Brain structure links loneliness to social perception

Kanai, Ryota, Bahnrami, Bahador, Duchaine, Brad, Janik, Agnieszka, Banissy, Michael J., and Rees, Geraint (2012) Brain structure links loneliness to social perception. Current Biology, 22 (20). pp. 1975-1979.

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Loneliness is the distressing feeling associated with the perceived absence of satisfying social relationships [1]. Loneliness is increasingly prevalent in modern societies [2 and 3] and has detrimental effects on health and happiness [4 and 5]. Although situational threats to social relationships can transiently induce the emotion of loneliness, susceptibility to loneliness is a stable trait that varies across individuals [6, 7 and 8] and is to some extent heritable [9, 10 and 11]. However, little is known about the neural processes associated with loneliness (but see [12, 13 and 14]). Here, we hypothesized that individual differences in loneliness might be reflected in the structure of the brain regions associated with social processes [15]. To test this hypothesis, we used voxel-based morphometry and showed that lonely individuals have less gray matter in the left posterior superior temporal sulcus (pSTS)—an area implicated in basic social perception. As this finding predicted, we further confirmed that loneliness was associated with difficulty in processing social cues. Although other sociopsychological factors such as social network size, anxiety, and empathy independently contributed to loneliness, only basic social perception skills mediated the association between the pSTS volume and loneliness. Taken together, our results suggest that basic social perceptual abilities play an important role in shaping an individual's loneliness.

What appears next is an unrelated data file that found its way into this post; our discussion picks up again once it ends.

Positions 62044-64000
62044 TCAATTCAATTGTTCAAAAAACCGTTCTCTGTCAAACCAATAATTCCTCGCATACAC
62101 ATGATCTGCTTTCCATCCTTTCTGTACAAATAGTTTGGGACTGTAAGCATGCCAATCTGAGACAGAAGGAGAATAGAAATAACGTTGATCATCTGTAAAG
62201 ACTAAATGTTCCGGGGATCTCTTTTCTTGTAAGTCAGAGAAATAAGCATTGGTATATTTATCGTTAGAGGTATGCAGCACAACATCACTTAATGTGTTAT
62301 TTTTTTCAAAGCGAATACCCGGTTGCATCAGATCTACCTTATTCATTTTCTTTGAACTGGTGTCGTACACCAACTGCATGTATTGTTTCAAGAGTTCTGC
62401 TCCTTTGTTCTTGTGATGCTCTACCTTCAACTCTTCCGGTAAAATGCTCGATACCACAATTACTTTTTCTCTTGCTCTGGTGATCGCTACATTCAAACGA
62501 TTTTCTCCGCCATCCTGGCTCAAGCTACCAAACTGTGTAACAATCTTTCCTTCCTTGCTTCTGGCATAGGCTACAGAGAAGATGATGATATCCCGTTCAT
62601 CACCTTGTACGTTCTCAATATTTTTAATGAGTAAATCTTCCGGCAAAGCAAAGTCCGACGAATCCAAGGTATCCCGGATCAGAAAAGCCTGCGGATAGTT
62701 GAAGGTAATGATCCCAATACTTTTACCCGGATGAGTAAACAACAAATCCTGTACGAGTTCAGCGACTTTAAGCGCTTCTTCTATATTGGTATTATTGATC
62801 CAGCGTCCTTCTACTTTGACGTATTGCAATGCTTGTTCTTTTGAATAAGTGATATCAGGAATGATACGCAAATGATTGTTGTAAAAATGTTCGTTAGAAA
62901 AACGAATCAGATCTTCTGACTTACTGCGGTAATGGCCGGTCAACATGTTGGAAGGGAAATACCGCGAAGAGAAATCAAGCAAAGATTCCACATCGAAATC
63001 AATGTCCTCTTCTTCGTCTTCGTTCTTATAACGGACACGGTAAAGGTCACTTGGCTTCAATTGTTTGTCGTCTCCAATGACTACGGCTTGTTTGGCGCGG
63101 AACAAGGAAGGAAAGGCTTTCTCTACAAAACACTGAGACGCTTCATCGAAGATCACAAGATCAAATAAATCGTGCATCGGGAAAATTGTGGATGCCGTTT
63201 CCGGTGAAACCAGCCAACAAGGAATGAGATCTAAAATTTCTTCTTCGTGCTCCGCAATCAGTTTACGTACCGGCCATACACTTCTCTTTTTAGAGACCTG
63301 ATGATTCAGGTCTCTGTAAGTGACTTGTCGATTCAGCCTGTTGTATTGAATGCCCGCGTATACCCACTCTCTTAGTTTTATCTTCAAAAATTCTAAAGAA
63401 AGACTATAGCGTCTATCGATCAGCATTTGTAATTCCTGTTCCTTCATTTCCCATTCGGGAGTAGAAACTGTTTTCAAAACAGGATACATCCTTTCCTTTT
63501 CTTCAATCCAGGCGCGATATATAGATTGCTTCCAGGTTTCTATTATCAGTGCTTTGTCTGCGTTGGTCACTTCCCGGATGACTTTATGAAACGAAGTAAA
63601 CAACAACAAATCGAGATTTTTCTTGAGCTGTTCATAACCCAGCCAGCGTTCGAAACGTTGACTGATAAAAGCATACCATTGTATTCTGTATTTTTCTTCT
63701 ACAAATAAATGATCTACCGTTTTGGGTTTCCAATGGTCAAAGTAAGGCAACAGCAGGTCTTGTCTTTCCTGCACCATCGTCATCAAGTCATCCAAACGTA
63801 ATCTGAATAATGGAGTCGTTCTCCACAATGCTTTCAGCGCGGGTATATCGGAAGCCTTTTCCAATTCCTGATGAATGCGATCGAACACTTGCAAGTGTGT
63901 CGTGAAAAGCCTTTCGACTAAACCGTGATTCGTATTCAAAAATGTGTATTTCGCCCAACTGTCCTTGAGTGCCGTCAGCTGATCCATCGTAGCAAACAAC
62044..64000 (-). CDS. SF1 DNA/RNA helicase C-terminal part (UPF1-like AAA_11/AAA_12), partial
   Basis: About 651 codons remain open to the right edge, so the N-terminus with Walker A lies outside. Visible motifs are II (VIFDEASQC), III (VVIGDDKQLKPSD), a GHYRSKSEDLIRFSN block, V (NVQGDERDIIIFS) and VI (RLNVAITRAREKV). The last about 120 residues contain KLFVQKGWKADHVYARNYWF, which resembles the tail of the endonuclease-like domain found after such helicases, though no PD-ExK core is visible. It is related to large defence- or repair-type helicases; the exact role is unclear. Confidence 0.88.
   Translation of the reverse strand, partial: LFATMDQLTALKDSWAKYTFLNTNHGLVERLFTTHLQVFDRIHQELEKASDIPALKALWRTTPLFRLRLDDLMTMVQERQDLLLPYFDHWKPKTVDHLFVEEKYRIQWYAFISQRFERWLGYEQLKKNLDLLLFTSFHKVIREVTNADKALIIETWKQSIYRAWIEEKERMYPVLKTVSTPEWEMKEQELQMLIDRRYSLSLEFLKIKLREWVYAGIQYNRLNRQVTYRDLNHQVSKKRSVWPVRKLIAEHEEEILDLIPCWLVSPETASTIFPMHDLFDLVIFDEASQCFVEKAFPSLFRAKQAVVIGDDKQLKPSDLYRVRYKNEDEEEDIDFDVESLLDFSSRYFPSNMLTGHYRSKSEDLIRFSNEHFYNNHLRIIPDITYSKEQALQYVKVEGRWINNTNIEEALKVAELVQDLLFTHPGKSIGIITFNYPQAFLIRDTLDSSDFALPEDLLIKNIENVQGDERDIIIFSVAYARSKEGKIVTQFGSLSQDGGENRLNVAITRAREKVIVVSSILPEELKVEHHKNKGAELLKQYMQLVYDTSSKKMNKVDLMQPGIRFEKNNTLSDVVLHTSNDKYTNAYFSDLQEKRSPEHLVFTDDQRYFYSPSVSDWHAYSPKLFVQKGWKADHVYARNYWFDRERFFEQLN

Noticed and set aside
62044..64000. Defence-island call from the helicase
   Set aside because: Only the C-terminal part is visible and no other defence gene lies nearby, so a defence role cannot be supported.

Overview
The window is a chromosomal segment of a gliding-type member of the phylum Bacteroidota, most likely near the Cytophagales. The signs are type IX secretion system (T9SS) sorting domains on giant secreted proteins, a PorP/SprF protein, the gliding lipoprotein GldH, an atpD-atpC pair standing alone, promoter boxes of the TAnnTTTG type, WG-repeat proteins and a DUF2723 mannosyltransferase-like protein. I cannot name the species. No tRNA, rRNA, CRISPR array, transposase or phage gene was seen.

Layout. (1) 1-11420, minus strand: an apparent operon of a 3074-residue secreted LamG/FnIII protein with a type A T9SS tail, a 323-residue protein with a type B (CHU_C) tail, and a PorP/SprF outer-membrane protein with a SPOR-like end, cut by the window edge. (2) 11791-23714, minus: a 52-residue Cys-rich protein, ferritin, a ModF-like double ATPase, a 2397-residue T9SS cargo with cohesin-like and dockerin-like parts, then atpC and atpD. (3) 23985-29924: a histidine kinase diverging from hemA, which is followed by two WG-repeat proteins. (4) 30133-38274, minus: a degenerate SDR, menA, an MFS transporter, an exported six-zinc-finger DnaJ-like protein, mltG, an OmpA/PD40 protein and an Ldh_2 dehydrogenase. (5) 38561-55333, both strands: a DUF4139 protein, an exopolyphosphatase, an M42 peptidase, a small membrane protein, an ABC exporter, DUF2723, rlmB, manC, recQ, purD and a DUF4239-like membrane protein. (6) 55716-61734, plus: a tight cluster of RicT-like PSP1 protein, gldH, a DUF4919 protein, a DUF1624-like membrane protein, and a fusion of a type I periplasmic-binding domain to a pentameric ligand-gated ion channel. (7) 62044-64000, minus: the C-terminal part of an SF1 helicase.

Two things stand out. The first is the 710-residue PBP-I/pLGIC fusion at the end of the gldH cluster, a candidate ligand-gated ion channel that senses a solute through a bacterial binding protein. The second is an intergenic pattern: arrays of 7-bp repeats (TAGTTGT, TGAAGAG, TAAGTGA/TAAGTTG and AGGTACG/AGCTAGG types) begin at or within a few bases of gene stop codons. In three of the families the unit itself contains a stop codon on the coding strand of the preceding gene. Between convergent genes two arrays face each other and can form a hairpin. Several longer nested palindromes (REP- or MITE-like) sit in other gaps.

Item ID: 45031
Item Type: Article (Research - C1)
ISSN: 1879-0445
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This article is published under an open access license CC-BY 4.0.

Funders: Wellcome Trust (WT), Japan Society for the Promotion of Science, Japan Science and Technology Agency (JSTA), British Academy, Danish National Research Foundation, Danish Research Council for Culture and Communication, European Union (EU), Economic and Social Research Council (ESRC)
Projects and Grants: WT 091593/Z/10/Z/, EU MindBridge project
Date Deposited: 23 Aug 2016 01:18
FoR Codes: 17 PSYCHOLOGY AND COGNITIVE SCIENCES > 1701 Psychology > 170101 Biological Psychology (Neuropsychology, Psychopharmacology, Physiological Psychology) @ 50%
17 PSYCHOLOGY AND COGNITIVE SCIENCES > 1701 Psychology > 170112 Sensory Processes, Perception and Performance @ 25%
17 PSYCHOLOGY AND COGNITIVE SCIENCES > 1702 Cognitive Science > 170205 Neurocognitive Patterns and Neural Networks @ 25%
SEO Codes: 97 EXPANDING KNOWLEDGE > 970117 Expanding Knowledge in Psychology and Cognitive Sciences @ 100%
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